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by the adding of many Greek and Latin words, especially scientific and
technical terms.

The two great events in the history of the English language, as of the
English people, are the Saxon and the Norman conquests. To the former it
owes its grammatical frame-work, or skeleton; to the latter much of its
vocabulary, or the flesh that fills out the living body.

It must not be inferred that our grammar is just like the Anglo-Saxon
because this is the _basis_ of it. The Anglo-Saxon had many more
_inflections_ (case-endings of nouns and pronouns, etc.) than the
French, and in the forming of English most of these were dropped,
prepositions and auxiliaries coming to be used instead. It was not until
about A.D. 1550 that the language had become in the main what it now is.
Some words have since been lost, and many have been added, but its
grammar has changed very little. Our version of the Bible, published in
1611, shows what English then was (and had been for fifty years or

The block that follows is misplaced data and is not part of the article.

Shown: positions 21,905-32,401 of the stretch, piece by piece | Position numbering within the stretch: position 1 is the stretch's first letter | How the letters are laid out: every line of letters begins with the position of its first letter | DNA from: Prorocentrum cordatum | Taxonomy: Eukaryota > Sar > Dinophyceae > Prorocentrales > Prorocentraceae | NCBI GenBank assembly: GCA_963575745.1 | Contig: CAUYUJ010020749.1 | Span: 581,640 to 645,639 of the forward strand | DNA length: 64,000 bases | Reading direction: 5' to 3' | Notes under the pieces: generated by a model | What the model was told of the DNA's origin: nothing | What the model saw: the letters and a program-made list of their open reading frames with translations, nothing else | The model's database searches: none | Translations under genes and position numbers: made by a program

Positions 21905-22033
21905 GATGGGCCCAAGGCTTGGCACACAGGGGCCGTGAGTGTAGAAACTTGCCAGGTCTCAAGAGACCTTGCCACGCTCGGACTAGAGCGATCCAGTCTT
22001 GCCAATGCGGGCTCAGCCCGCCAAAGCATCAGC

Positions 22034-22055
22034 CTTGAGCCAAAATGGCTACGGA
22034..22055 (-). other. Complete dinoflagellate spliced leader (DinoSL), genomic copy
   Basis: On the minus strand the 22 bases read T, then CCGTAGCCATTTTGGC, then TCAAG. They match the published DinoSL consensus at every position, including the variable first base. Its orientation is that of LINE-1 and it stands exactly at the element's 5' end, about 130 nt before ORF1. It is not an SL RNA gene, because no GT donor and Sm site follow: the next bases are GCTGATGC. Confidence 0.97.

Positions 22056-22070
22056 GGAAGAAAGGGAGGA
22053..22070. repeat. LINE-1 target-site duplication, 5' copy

more), and has done much to keep it from further change.

As a rule the most common words - those that chiefly make up the language
of childhood and of every-day life - are Saxon; and very many of them are
words of one syllable. In the inscription above, every monosyllable is
Saxon, with _Boston_, _grateful_, and _coming_; the rest are French or
Latin. In the case of pairs of words having the same meaning, one is
likely to be Saxon, the other Classical. Thus _happiness_ is Saxon,
_felicity_ is French; _begin_ is Saxon, _commence_ is French; _freedom_
is Saxon, _liberty_ is French, etc. The Saxon is often to be preferred,
though not always; but, as has been implied above, if a short and simple